Tuesday, June 27

Jaffa for Sale

Once upon a time, many many years ago, Jaffa was the entrance port to ancient Palestine; weary travellers, whether on business or on pilgrimage to the holy sites, disembarked in Jaffa after their often long sea journeys.
Jaffa had luxururious hotels for the wealthy and simple guesthouses and beds in the various khans for the less well to do. Pilgrims often stayed at the church-run hostels, each church catering to their own pilgrims.

When ships got bigger, they could no longer enter the Jaffa's natural harbor which is protected, but also limited, by natural rock formations, many underneath the sea surface.
They had to anchor outside the port and small boats would be rowed or sailed alongside to bring passengers to the shore and returning passengers and oranges on board.
In the early years of the 20th century a small railway was constructed right into the sea, to reach the ships for disembarkation right where they were anchored.
However, a big storm came and destroyed it, right before it was put to use. They rebuilt it, yet, as expected, another big storm came and it was destoyed once more.
Jaffa has a long history (or perhaps mythology) of sea related events, from Andromeda through Jonah and his whale and Nikanor and the temple doors, so i guess the effort was doomed from the beginning, just listen to the old fishermen, as my friend Abu George would say.

New modern harbors were contructed, and Jaffa's once important harbor lost its monopoly and finally its function as an international harbor. Oranges were shipped through Ashdod and Haifa, and perhaps today, after many of the citrus groves have been cut down and turned into neighborhhoods for the wealthy, there no longer is much citrus export. Spain, north Africa and Florida have taken over. Canned orange juice made from industrial concentrate have replaced what used to be Jaffa's main source of income.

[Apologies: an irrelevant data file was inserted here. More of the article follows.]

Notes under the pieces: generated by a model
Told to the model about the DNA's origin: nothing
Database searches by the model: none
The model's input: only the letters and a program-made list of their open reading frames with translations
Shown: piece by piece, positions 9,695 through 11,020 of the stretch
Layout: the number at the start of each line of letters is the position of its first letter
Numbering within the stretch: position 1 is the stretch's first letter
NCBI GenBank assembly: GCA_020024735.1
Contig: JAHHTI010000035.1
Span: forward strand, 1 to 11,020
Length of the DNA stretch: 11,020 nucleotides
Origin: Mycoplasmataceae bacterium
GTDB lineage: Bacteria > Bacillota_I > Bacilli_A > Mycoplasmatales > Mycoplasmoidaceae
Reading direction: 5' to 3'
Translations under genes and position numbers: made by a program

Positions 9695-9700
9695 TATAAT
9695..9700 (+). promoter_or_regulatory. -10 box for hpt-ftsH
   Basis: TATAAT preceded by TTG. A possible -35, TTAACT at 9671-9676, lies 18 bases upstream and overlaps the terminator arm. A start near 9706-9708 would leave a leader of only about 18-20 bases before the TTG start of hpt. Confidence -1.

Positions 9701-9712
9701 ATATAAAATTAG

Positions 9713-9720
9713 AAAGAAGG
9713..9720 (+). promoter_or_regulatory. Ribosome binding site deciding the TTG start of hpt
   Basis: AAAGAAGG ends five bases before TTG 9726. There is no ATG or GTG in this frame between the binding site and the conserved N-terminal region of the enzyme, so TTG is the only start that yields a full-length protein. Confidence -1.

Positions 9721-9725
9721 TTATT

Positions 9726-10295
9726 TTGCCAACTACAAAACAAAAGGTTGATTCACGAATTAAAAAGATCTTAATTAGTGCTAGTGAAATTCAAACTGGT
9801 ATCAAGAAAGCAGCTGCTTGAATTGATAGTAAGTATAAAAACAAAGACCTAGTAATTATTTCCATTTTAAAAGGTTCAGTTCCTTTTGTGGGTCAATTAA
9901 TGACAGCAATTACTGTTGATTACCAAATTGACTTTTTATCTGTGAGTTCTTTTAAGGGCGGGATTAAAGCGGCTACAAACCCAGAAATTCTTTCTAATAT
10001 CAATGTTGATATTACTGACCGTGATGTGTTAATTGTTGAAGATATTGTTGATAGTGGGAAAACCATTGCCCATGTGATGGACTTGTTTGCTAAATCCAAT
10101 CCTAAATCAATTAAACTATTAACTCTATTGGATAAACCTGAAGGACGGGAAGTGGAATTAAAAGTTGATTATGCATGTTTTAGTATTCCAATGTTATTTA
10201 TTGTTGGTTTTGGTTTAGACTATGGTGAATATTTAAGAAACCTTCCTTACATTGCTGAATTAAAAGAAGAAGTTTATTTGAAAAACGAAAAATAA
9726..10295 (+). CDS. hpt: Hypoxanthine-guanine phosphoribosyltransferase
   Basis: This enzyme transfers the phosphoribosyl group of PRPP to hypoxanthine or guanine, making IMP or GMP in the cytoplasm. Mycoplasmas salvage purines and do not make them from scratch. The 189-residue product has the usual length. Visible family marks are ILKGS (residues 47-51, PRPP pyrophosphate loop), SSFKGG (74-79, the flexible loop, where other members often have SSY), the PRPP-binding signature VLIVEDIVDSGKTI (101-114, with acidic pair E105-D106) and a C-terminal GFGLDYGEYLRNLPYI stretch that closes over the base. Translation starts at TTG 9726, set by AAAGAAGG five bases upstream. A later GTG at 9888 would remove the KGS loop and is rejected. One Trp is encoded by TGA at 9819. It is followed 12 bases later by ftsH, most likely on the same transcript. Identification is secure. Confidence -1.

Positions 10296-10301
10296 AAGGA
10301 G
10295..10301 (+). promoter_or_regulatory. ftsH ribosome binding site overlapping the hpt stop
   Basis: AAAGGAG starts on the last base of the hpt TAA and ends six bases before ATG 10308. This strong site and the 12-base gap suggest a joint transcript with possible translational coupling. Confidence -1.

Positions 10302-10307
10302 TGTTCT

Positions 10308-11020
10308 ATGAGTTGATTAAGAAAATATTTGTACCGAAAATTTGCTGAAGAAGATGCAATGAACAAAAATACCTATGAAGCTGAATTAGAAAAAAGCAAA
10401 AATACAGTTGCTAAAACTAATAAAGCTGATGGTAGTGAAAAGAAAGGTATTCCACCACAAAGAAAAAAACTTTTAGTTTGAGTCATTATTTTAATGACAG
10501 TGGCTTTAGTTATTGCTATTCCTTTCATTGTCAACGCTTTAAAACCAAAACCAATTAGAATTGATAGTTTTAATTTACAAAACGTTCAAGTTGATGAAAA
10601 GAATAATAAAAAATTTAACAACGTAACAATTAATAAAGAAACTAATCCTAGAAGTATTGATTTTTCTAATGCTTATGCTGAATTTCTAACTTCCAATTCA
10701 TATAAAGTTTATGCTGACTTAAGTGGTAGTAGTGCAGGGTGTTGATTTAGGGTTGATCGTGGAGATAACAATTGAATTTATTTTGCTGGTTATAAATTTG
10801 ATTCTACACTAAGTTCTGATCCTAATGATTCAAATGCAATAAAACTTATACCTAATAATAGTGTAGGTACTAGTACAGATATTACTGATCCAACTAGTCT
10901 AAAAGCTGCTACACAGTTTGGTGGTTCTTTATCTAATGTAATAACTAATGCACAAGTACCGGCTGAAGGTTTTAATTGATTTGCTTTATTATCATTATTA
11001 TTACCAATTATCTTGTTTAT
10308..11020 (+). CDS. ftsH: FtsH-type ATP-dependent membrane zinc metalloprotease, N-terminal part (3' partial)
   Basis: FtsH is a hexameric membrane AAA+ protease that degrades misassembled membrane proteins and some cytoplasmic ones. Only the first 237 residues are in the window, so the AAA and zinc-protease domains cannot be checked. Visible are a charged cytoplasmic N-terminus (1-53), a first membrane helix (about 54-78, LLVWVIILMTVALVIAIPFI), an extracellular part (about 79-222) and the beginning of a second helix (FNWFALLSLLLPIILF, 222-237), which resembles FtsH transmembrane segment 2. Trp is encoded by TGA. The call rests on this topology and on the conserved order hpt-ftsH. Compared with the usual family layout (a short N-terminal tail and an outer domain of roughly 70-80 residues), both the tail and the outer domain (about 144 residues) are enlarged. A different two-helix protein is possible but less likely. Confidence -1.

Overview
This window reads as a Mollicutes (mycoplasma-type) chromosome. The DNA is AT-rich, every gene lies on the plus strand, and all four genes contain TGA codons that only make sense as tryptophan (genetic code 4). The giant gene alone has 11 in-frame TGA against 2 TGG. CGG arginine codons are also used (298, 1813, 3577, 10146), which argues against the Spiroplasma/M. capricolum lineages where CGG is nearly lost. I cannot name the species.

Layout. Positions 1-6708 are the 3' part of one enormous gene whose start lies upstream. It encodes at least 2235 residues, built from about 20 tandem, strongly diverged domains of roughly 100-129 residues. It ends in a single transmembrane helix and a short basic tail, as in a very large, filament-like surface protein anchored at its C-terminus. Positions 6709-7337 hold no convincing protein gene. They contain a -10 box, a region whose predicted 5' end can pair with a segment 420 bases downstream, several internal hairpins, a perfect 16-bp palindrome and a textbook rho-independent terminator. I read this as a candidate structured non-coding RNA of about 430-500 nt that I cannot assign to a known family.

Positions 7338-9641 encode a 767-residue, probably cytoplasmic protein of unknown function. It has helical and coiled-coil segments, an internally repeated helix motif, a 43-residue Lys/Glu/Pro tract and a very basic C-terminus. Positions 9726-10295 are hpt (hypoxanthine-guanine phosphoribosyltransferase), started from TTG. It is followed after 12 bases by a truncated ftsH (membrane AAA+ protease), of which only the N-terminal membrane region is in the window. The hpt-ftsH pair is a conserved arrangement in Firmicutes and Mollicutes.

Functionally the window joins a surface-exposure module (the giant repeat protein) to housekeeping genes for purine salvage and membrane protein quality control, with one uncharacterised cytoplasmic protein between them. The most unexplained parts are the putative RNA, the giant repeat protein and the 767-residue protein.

The hotels were closed or were turned into offices, homes for the elderly, or appartment buildings or simply broken down. The khan was turned into a series of iron workshops where old fridges and other steel pruducts are being given a new life
Close to the clock tower square, there is a small building. The cellar is really an ancient excavation, which can be seen through the glass first floor, consisting of high ceilinged rooms, once belonging to a church as can be seen from the old stone masonry on the outside walls.
The higher floors were built much later, a small "boutique" hotel which never opened.
I heard the place is for sale now, just as part of the other buildings along Jaffa's clock tower square (once Jaffa's vegetable market).

Another piece of history up for the highest bidder.

Will it be sold to a local family, or perhaps Palestinian expatriates or just another wealthy conglomerate, to be turned into another Disneyland-like "Old City of ... " ?

Why can it not be turned into something serving us, the locals? Don't misunderstand me, i'm all in favor of bringing new business to Jaffa. But i would like it to be Jaffa owned and Jaffa run, for us, not for some big hotel magnate sitting somewhere else.

No comments: